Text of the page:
If you’re looking to take a break from romantic comedies and watch a movie on Netflix with some real passion, Gaspar Noé’s 2015 erotic drama, Love, might just be the film for you. To learn more, keep reading!
What is Love about?
In short, Love is … a love story. However, it doesn’t exactly subscribe to the typical “girl meets boy” trope. The plot follows an American man named Murphy (played by actor Karl Glusman) who is living in Paris as a film student.
In the beginning, he and his French girlfriend of two years, Electra (played by Aomi Muyock), decide to have a threesome with a woman they met named Omi (played by Klara Kristin). At first, it seemingly strengthened Murphy and Electra’s relationship. However, he later cheated on her with Omi, the condom broke and he got her pregnant.
As a result, Murphy and Electra broke up and he was left with Omi and their unborn child. Years go by and the pair welcomes their son, Gaspar. By this point, Electra is totally out of the picture … or so the viewer thinks. After Murphy receives a call from Electra’s mother, Nora, it is discovered that no one has heard from Electra for three months.
With that, Murphy’s thoughts spiral out of control at the idea of Electra being hurt, missing or dead. The rest of the film is composed of flashbacks showcasing their intense relationship.
What is the opening scene in Love?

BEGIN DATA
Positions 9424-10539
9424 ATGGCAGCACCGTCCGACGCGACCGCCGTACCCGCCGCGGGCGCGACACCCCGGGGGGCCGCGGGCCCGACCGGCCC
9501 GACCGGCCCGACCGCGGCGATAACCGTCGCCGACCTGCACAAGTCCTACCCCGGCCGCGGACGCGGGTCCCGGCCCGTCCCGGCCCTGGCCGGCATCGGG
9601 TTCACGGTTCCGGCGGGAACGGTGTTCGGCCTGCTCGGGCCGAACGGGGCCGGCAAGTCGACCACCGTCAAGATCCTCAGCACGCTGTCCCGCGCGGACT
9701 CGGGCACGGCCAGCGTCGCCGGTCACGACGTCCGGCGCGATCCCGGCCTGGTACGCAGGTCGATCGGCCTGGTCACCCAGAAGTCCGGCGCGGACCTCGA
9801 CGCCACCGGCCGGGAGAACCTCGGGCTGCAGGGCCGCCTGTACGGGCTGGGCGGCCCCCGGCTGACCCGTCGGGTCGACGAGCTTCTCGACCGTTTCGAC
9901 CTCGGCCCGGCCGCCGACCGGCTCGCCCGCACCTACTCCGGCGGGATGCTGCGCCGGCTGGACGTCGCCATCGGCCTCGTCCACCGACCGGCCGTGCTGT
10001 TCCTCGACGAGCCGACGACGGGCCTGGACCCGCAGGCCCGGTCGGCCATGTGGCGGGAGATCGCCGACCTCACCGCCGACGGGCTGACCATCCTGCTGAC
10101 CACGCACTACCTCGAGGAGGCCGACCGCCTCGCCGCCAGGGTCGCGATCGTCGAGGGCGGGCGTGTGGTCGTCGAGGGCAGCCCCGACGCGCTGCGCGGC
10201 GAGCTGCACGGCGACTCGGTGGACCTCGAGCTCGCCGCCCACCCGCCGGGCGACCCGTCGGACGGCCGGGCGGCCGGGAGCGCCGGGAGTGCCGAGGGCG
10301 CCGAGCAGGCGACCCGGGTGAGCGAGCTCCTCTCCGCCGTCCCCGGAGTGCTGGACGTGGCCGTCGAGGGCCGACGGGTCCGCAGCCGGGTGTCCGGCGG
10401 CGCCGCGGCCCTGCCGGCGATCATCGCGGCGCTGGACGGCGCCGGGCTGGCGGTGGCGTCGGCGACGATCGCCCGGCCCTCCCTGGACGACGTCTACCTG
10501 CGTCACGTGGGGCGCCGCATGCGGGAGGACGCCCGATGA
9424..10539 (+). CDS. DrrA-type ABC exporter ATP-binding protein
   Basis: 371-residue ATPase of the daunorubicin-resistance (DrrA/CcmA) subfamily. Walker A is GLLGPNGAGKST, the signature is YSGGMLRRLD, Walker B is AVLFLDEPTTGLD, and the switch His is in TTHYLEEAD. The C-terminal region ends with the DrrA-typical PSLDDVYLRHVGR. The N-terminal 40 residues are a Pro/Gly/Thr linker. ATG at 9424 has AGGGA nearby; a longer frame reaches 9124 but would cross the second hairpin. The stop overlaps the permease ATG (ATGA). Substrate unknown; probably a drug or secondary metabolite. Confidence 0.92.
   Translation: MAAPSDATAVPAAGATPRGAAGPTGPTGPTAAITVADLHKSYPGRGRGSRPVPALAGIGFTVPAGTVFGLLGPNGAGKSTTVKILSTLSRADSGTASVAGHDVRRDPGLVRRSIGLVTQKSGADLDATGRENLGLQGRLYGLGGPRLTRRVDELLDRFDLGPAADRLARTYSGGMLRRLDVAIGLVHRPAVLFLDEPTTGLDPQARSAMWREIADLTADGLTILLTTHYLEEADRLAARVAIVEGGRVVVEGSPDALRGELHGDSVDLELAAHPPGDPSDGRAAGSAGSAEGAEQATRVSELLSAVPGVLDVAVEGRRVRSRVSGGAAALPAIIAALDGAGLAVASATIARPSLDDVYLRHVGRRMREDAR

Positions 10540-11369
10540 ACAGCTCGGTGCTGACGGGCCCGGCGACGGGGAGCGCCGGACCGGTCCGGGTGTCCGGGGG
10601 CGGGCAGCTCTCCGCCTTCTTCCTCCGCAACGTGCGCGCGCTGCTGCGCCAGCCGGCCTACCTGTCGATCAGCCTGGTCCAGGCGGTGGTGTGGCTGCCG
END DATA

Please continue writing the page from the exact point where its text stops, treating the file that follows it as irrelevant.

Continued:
Within the first five minutes of Love, it’s very clear the movie is sexual. The opening scene is of Murphy and Electra masturbating in bed.
Are the sex scenes in Love real?
Pretty much, yes. Love features full-frontal nudity, close-up shots of genitalia, oral sex, a threesome and more. Adding to the intensity of these scenes is the 3D feature (no, we’re not kidding).
That said, it’s not raunchy for the sake of being raunchy. “I think the whole 3D porno thing is a bit of a marketing gimmick. If you go online and look at porn and compare it to the movie we made, there’s a big difference,” Karl Glusman told Variety in 2015.
“In pornography, there’s often no pubic hair. There are no breakups and fights,” he continued. “There’s very little emotional investment from the performers. To put it frankly, I doubt Thierry [Fremaux, the Cannes director] would put a straight porno in Cannes.”
In conclusion: You probably shouldn’t stream Love during family night.